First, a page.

FIGURE 1.3 Transmission electron micrograph of a silicon-silicon dioxide (Si-SiO2) interface. With advances in electron microscopy, the interfaces in a modern integrated circuit can be imaged, as seen here in an atomic resolution micrograph of an interface between electrically conductive crystalline Si (bottom) and its nonconductive amorphous thermal oxide, SiO2 (top). This interface is the basis of the Si field-effect transistor, which is used in all modern electronics and computers. SOURCE: Courtesy of Stephen Goodnick, Arizona State University.

FIGURE 1.3 Transmission electron micrograph of a silicon-silicon dioxide (Si-SiO2) interface. With advances in electron microscopy, the interfaces in a modern integrated circuit can be imaged, as seen here in an atomic resolution micrograph of an interface between electrically conductive crystalline Si (bottom) and its nonconductive amorphous thermal oxide, SiO2 (top). This interface is the basis of the Si field-effect transistor, which is used in all modern electronics and computers. SOURCE: Courtesy of Stephen Goodnick, Arizona State University.

the discovery of elegant new fundamental physics. These advances are illustrated for the gallium arsenide (GaAs) system in the following subsection.

Example in the Area of Thin Films: Gallium Arsenide-Based Heterostructures

A third example of crystallography leading to major discoveries in both science and technology is the development of gallium arsenide-based heterostructures. These single-crystal GaAs films are a natural extension of the deep experience of the scientific community with single-crystal Si. This work was chosen to illustrate the essential coupling between high-quality crystal growth and the discovery of completely new and unexpected physical phenomena. It also illustrates how the ability to produce single-crystal films of ever higher quality is the determining factor in making progress in this field of physics.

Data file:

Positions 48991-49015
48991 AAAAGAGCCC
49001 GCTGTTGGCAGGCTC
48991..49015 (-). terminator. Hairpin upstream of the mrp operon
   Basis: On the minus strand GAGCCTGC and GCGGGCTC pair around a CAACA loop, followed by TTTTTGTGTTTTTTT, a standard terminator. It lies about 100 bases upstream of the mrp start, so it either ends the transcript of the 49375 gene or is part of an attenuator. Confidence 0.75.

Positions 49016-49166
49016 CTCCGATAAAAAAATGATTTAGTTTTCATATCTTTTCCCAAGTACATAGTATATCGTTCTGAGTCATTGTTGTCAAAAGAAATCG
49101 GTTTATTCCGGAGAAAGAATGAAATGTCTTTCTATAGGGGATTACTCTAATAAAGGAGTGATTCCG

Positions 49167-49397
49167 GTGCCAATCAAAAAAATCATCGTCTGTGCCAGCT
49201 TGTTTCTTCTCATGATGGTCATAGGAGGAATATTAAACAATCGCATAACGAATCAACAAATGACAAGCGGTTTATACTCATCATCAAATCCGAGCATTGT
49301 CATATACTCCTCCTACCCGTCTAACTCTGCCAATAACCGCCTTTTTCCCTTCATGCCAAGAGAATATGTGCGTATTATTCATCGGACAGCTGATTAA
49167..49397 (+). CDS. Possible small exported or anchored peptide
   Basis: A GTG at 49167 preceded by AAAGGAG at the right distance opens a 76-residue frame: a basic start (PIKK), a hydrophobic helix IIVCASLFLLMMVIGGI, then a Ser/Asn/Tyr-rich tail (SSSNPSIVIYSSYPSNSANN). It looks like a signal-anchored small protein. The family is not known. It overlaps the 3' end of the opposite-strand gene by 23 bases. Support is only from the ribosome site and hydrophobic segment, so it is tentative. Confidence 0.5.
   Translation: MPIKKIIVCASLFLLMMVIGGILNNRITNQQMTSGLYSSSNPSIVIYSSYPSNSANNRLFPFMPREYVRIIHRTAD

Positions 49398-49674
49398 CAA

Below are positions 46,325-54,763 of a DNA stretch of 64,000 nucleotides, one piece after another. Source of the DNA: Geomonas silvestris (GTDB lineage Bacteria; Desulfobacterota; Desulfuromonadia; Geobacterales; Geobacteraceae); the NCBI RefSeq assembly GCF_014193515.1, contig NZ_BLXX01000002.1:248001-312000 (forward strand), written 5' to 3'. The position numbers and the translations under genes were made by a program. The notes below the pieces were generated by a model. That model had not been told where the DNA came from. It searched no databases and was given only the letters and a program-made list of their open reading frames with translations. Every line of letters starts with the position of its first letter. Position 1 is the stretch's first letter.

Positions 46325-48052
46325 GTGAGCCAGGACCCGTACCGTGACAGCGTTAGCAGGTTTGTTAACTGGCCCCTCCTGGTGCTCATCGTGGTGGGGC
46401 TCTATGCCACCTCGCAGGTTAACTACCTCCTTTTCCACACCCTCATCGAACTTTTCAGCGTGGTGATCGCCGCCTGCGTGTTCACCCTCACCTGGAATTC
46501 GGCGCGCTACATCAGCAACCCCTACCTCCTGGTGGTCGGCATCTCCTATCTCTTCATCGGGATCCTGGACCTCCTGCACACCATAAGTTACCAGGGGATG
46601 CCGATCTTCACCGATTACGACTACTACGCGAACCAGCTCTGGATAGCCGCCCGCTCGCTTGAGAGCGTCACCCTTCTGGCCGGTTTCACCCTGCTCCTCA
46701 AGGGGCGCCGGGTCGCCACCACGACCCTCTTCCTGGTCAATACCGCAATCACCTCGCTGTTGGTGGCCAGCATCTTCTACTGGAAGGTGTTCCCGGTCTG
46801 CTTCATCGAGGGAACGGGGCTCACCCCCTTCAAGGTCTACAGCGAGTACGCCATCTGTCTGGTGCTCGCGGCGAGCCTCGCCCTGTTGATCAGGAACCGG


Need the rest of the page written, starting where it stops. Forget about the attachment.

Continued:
A search by physicists for a more perfect semiconductor-insulator interface than Si-SiO2 led to the development of the GaAs-aluminum arsenide (AlAs) system, in which both the conducting GaAs and the insulating AlAs are incorporated in the same single crystal. Interestingly, these crystallize in the same tetrahedrally bonded diamond structure as that of Si, having the same average valence electron count. Using advances made in techniques to epitaxially grow single-crystal films, near-perfect crystal interfaces can be produced. Figure 1.4 is an atomic-scale micrograph showing 12 atomic layers of semiconducting GaAs (darker layer) sandwiched between layers of semi-insulating AlAs (lighter layers). Notice that in this figure the atomic layers of GaAs cleanly link up to the adjacent atomic layers of AlAs,



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